Illustration by Derek Abella
Updated on 2/22/2022
Racism has always starkly undergirded American life. While many white Americans have only recently become alerted to the realities of police brutality and other racist horrors against Black communities, people of color have always known and borne this burden.
Racism is a form of trauma so it’s understandable why experiencing forms of brutality, harassment, and stigma can lead to PTSD symptoms. From police brutality to health inequality and racist microaggressions, people of colors’ lived experiences of racism take a severe toll on mental health. Even if one does not personally experience these negative issues, repeated exposure to videos of racist police brutality on social media can also lead to similar PTSD symptoms. As a result of this profound stress, Black Americans are 20% more likely than white Americans to live with mental illness.
“Dr. Poussaint, along with seven other black psychiatrists, appealed to the American Psychiatric Association to add racism to the diagnostic manual in the 1970’s. While their request was turned down, they acknowledged that this matter needed to be addressed.”
Concurrently, the conventional mental health establishment has systematically failed communities of color. A lack of access to culturally responsive care — that is, care tailored to the experiences, values, and needs of marginalized people — can further exacerbate the mental health effects of racial trauma.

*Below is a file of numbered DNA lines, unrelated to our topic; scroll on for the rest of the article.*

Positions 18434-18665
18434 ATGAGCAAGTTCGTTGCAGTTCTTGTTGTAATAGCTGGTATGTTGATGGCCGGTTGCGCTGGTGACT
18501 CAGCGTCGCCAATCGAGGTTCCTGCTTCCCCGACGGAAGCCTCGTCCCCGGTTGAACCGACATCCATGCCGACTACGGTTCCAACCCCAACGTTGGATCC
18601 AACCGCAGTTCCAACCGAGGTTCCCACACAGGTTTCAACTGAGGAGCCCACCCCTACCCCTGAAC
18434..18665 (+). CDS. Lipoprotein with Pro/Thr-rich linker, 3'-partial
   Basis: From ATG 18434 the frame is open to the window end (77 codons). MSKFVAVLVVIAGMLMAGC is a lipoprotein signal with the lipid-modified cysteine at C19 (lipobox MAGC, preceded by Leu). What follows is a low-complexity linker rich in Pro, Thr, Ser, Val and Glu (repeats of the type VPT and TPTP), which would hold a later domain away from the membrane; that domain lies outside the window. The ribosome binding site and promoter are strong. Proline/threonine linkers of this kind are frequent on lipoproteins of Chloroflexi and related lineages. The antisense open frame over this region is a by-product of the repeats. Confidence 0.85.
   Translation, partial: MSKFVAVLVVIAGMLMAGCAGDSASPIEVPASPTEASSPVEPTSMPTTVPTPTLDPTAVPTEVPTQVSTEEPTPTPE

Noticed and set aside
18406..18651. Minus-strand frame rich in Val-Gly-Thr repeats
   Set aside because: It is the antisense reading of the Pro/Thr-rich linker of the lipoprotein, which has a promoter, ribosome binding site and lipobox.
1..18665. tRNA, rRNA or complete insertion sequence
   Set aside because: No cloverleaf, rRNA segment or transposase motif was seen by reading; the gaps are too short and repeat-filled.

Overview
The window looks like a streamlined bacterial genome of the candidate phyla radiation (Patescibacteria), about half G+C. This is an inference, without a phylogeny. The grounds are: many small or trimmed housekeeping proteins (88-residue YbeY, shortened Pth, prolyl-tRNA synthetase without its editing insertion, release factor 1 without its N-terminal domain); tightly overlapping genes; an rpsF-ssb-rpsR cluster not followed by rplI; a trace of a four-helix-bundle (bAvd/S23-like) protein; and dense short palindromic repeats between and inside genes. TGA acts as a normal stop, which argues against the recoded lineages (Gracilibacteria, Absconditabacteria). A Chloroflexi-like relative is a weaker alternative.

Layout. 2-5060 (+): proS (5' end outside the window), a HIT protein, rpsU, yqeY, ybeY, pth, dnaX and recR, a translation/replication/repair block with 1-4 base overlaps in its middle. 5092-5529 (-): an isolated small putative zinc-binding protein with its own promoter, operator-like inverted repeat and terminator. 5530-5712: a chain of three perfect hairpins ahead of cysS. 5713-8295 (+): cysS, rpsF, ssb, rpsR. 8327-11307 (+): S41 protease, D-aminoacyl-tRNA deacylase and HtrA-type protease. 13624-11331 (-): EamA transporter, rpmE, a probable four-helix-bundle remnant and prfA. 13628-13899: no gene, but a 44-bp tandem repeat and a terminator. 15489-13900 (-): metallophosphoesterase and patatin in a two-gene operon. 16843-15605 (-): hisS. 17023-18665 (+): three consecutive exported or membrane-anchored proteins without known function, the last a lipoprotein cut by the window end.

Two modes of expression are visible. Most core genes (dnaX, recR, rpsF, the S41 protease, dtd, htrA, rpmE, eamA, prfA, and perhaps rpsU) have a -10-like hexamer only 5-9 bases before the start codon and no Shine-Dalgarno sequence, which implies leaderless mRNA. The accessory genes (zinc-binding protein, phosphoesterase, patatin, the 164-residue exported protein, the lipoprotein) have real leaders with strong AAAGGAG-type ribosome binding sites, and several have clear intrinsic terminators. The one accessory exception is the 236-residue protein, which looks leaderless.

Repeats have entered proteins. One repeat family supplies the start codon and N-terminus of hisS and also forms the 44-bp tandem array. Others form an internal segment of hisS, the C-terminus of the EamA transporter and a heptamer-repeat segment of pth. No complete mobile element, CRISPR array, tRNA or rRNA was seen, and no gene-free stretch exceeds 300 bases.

Yet communities of color have also always invented and invested in healing practices that challenge the structures and effects of white supremacy — part of what community mental health practitioner Obari Cartman, in a previous interview with Talkspace, called the “inherent genius” of Black communities.
Today, dozens of Black and people of color-led grassroots organizations, clinics, and collectives provide therapeutic resources for communities that experience racist oppression. Below, we’ve compiled a list of some of these groups as a starting point; countless more are doing difficult, phenomenal community wellness work every day. These resources include both conventional talk therapy — often at subsidized rates and available remotely during the coronavirus pandemic — as well as self-care resources and healing practices.
Melanin and Mental Health is a network that connects Black and Latinx people to mental health resources. They provide a database of culturally competent therapists, and produce the Between Sessions Podcast, which includes candid conversations on mental health, self-care, trauma, and joy from “two brown chicks changing the face of therapy on both sides of the couch.” Their social media feeds also feature inspiration, resources, and tips on self-care during trying times.